Tops to wear after a double mastectomy

This title feels very blunt…so I guess I’ll continue on with the feeling.

Last month my grandmother had a double mastectomy. We found out 2 weeks prior that she had breast cancer. So the whole thing happened very quickly, and the timing made it tough to [want to] celebrate my birthday.

The surgery went well and when my grandma woke up, she looked around and said, “Well, I guess I’m still here!” Then joked to the doctor, saying that her boobs would grow back. Ha. When you’re close to 90 years old, people have to laugh at your jokes. Or maybe you just get funnier?

family photo

I don’t want this post to bum you out. Instead, I want to address the very real conversation of life after a double mastectomy. Each of us knows someone affected by Breast Cancer, it’s alarming how many people I can count. (including my namesake grandmother, whom I never got to meet)

Not everyone diagnosed has surgery. Not everyone who has a mastectomy has reconstructive surgery. (or as some say, “their boobs put back”) I’ve learned this is a general misconception; you have to choose to have this reconstruction, it isn’t ‘included.’ Remember, it’s not the main purpose of the operation!

Each woman has her own choice to make. For my grandmother, she chose not to [have reconstructive surgery]. This is mainly because of her age—she really doesn’t give a damn if she’s now flat chested. To me and my sister, it was a little odd when we first saw her, post surgery. Our plump Polish ‘Bacia’ wasn’t the shape we grew up loving. And since we are both at the age where we DO care what we look like, it kind of made us rethink the female body and what is its ideal.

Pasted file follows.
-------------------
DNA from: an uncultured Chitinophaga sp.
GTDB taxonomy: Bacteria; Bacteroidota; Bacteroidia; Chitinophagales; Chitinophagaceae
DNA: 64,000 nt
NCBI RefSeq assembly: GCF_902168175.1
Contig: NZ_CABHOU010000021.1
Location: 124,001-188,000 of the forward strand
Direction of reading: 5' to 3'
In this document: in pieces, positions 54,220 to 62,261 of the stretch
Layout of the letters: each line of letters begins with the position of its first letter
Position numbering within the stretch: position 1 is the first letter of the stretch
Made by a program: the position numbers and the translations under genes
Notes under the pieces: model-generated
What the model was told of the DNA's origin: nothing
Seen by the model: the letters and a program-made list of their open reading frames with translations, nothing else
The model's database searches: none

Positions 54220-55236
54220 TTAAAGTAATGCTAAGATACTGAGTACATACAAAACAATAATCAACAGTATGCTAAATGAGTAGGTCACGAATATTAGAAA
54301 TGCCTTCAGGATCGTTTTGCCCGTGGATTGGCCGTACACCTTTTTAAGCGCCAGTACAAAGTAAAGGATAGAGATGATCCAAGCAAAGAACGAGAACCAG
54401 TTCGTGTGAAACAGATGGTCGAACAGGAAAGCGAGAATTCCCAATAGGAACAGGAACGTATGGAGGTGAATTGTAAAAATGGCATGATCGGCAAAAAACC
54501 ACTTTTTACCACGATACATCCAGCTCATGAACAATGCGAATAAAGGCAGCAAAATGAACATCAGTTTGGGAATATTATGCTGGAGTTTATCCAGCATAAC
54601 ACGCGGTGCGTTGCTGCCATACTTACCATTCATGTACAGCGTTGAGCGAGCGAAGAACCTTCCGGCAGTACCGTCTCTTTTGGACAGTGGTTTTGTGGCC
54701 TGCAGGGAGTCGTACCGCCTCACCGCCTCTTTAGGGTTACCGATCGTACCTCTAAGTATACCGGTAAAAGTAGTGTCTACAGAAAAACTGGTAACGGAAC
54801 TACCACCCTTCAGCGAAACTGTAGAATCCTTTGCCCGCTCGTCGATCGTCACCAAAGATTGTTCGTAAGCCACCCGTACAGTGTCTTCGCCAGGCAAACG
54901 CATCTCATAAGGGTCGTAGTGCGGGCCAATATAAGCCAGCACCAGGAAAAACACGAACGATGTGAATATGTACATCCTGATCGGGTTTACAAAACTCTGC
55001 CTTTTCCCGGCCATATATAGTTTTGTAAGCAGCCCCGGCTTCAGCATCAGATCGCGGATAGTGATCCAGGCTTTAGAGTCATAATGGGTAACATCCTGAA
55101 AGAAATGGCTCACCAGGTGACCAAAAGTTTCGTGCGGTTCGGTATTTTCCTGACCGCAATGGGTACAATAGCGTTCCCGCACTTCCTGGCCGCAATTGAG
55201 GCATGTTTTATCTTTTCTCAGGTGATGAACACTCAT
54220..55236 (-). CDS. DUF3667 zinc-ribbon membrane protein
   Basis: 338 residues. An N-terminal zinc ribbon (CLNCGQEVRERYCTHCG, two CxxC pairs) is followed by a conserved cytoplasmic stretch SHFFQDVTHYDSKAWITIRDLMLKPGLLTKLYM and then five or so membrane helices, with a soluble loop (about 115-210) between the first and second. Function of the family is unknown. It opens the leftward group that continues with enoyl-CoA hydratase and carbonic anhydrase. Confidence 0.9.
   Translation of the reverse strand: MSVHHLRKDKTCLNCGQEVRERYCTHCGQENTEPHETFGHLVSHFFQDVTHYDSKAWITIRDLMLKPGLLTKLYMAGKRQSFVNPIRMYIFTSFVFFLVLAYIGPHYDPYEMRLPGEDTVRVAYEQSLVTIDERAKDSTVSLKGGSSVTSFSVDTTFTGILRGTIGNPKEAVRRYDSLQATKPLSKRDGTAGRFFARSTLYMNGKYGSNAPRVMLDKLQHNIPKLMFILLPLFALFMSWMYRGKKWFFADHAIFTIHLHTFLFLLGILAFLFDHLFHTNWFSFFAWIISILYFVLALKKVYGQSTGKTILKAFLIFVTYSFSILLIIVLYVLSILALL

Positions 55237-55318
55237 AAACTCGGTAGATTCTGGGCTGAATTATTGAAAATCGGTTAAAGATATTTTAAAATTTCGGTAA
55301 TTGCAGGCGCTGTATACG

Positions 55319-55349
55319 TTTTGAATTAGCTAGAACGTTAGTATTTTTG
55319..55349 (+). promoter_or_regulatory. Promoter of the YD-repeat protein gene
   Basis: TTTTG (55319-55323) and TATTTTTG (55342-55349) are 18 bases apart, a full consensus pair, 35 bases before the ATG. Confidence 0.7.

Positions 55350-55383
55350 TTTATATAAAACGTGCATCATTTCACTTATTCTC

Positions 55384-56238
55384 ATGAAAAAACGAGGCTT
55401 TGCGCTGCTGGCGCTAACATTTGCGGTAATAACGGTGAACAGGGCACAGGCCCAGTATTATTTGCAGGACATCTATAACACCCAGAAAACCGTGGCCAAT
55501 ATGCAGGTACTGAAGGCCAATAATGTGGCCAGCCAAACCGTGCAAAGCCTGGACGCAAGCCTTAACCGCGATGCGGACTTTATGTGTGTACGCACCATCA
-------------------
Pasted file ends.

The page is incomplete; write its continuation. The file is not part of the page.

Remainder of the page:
i.e. Are you not feminine if you don’t have boobs anymore? I felt ridiculous just writing that. We do put a lot of emphasis on our bra size though. Post surgery, post breast feeding, pre-puberty…us girls can get preoccupied with the size and shape of our top half.

So what if you don’t go Angelina Jolie and instead, stay without breasts? You use similar techniques to that of a small chested women—to add volume to your top so that you visually balance your appearance.


LOFT model wearing dot collared shirt


LOFT model in mint top


model wearing a leopard post mastectomy tank top


In tops, these are your friends:

1. ruffles

2. chest pockets

3. pattern

4. cowl neck

5. scarves

I stumbled upon the site CureDiva and am incredibly impressed. Your arms can swell after surgery and their compression sleeves come in a variety of patterns…kind of makes me want to sport one, just in support.





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4 Responses to Tops to wear after a double mastectomy

  1. Lena, sorry to read about what your grandmother has went through, but I am glad all has turned out well. Great advice.

  2. sally says:

    Biggest problem I have found since my double last year is not having tops “gap” and showing my scars when bending over, something I have learned happens a lot and am probably the most conscious of. I wish your Grandmother well. I have the same outlook about not having boobs and I’m in my late 50’s but never would have thought that when I was younger
    One of these days I will get in my sewing room and come up with something brilliant that covers all my new issues cause I really have always hated cowl necks, patterns and ruffles and can’t be bothered messing with scarves ! Also it is almost impossible to find photos of what looks good actually taken on us flat and fabulous women. Good article, give your Grandmother a hug for me.

    • Lena says:

      Thank you for your comment; I love your attitude! If you ever do design a fabulous & functional top, please let me know about it. Sadly, my grandmother passed away in September. I haven’t yet found the right words to write a blog post worthy enough (to honor her custom clothing business and her character).

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